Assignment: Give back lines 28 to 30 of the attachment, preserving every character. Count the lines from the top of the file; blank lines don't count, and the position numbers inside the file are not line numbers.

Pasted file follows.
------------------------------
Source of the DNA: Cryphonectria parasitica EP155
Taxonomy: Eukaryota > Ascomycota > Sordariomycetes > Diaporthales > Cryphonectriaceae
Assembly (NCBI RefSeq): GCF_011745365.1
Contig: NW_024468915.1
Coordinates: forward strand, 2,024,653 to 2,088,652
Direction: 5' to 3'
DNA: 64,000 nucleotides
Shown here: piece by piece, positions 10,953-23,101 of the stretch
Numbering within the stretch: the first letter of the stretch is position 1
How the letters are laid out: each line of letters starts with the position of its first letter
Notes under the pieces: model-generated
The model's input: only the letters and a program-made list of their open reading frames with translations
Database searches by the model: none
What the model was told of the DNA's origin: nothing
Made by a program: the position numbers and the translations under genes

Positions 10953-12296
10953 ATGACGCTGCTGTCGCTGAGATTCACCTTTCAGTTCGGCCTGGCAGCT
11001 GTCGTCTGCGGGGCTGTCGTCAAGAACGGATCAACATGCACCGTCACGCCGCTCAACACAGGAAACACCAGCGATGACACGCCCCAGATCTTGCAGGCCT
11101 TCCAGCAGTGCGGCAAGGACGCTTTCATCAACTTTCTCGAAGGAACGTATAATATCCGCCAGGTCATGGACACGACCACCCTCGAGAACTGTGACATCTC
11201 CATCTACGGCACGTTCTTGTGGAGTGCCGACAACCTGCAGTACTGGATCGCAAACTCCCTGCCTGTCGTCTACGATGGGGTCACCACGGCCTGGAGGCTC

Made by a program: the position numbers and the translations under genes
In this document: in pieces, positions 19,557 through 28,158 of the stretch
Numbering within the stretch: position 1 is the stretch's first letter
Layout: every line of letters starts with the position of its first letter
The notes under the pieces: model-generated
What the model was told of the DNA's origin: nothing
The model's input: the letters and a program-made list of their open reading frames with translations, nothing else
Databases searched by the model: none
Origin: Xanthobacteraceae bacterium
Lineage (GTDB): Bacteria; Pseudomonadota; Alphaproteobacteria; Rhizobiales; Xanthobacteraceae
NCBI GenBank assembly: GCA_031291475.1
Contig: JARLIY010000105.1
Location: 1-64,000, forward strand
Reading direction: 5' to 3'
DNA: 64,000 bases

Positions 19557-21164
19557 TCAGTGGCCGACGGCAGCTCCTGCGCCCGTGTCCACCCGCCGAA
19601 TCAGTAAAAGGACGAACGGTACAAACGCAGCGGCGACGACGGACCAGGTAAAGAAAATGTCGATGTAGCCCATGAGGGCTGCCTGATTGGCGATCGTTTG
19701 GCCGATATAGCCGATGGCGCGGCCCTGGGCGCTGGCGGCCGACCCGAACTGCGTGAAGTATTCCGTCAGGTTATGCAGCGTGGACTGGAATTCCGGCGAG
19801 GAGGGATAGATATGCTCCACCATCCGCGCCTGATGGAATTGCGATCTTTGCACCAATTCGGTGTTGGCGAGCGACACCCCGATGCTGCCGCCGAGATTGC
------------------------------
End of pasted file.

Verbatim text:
Databases searched by the model: none
Origin: Xanthobacteraceae bacterium
Lineage (GTDB): Bacteria; Pseudomonadota; Alphaproteobacteria; Rhizobiales; Xanthobacteraceae